|Pen and Ink Reflections||
I want to begin by inviting you to look up - Look – here! at this trinity of angels, symbolising Courage, Compassion and Joy. Jyllie Jackson, the artist who with her team created them, saw these as qualities particularly embodied – incarnated indeed – here in our community at Pitt St Uniting Church. Those of us who worship here regularly – can we see ourselves I wonder? It is hard sometimes to see ourselves as others see us! And those of you visiting here today – I wonder what aspects of yourselves you see here in our angels? For they are icons of incarnation...
Courage - Compassion – Joy: these are the name of the angels we have, above us, this evening. Courage – Compassion – Joy: gifts of grace which our church community, with others, seeks to share at World Pride here in Sydney next year, and at all times. For Courage – Compassion – Joy: which of these, I wonder, do each of us need at this time, for ourselves, or for others? May these gifts truly enrich us, for they take us to the heart of our celebrations this evening: the very presence of God in humanity, in human birthing. As such, they are pointers to the deepest reality of our lives. As we see the angels above us, see and share light among us, and, above all, see and share bread and wine – the symbols of divine humanity in us – so may we know God’s extraordinary Love, within and beyond us. For the various elements of our Christmas celebration proclaim that, as above, so below and all around, between, and in all possible dimensions, the God of Love is born among us. Tonight, in the great Christian narrative, is the hinge of history, the heart of meaning, and the hallowing of human being. Let me briefly touch on three elements. For the Christian Christmas is a truly extra-ordinary happening, and a profound embodying, which is also ‘not quite nice’…
Human beings need to sing and dance and feast – and tell stories. This is one reason COVID-19 times have been so hard for us. It is natural for us as a species to gather for ceremony and to share the stories that shape our lives and give them meaning and purpose.
Today we have a story – a story of hesitating and holding and humanity...
Christmas-time is so often a confluence of loss and gain. So many of us find that good and tough memories are tangled up. My parents died a year ago this weekend, just as a new child was conceived in my immediate family: a child who will therefore be a new gift among us this Christmas. Yet it is hardly the first time that death and birthing have been entwined. Reflecting on that helps me better understand today’s Gospel and not least Mary’s extraordinary cry of justice, and of joy. As Alla Renee Bozarth brilliantly expresses it in her poem Annunciation, it is a cry of subversive angelic power. No wonder the three large ‘queer’ angels we will shortly welcome from Lismore’s LIghtnUp project are entitled Courage, Compassion, and Joy. For, as Lismore’s wonderful community artist Jyllie Jackson has identified, Courage, Compassion and Joy are core life-giving elements, not only to Queer Pride. They also, vitally, flow out of the Gospel and Magnificat of Mary, and, as Jyllie suggests to us, they are at the core of what the Way of Jesus, and our particular community, is and can be…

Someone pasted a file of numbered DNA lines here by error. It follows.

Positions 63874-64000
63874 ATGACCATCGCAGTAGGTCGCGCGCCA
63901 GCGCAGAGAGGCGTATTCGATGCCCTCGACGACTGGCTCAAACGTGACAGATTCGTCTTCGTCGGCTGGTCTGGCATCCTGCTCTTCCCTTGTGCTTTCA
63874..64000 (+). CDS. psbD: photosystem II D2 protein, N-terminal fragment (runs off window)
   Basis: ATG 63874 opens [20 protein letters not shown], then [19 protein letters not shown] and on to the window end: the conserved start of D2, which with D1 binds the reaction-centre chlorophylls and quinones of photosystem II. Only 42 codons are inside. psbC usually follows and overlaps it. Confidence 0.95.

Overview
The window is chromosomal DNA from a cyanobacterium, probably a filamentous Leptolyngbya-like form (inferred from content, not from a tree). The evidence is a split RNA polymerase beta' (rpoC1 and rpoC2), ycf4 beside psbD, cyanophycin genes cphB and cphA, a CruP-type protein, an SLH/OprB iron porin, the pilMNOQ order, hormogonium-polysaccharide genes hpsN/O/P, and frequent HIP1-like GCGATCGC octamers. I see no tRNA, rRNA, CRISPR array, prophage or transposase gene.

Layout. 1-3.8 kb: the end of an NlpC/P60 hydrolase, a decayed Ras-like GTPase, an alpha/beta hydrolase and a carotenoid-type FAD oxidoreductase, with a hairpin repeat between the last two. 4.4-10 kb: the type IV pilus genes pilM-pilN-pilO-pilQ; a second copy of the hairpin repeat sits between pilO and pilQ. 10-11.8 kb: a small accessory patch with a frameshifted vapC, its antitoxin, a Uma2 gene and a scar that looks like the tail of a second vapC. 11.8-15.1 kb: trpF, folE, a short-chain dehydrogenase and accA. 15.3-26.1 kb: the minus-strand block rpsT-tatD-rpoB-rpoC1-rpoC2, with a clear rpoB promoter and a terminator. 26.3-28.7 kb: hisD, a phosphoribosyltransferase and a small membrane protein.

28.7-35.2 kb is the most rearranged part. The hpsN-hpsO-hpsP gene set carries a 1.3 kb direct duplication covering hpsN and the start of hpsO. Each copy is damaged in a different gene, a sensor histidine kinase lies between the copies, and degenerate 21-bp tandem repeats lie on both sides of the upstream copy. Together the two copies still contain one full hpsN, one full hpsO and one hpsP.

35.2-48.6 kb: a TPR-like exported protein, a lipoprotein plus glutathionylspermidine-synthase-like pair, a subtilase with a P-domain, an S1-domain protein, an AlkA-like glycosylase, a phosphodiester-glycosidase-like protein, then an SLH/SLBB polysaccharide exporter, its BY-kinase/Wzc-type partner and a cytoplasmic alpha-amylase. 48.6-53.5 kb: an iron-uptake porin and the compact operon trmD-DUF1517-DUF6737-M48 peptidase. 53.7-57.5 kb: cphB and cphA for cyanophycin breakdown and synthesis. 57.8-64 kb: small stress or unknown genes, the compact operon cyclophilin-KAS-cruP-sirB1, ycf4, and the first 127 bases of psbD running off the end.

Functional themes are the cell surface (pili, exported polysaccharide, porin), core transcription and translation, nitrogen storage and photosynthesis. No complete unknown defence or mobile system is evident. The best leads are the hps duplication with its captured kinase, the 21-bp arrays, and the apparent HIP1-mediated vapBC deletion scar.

John the Baptist is an angel. This is explicit in the biblical text, where Mark writes of them, quoting Isaiah, “behold I send my messenger ahead of you” – and the word used for messenger (as everywhere in the Greek text) is angelos - angel! John the Baptist probably does not fit the picture we have of an angel – no wings, no obvious glowing light, no message of peace. But he’s an angel. He’s pretty unmissable – wild, eccentric to say the least, and certainly not welcome at the average family tea table. As Jo has written in her brief Biblical commentaries in Insights for this season, “If he was a toddler someone might suggest his emotions were disregulated by his diet and he needed to calm down and get a good night’s sleep! Yet, his prophetic voice is one we cannot ignore. He reminds us that there is always a place for righteous anger and that sometimes the new and better requires actions of clearing and letting go that can be painful and disturbing to some. His voice acts as corrective to tendencies in some Christian circles to associate the gospel with niceness or respectability. John was not respectable. But his message was essential.” His was the message of a disturbing angel calling us to change.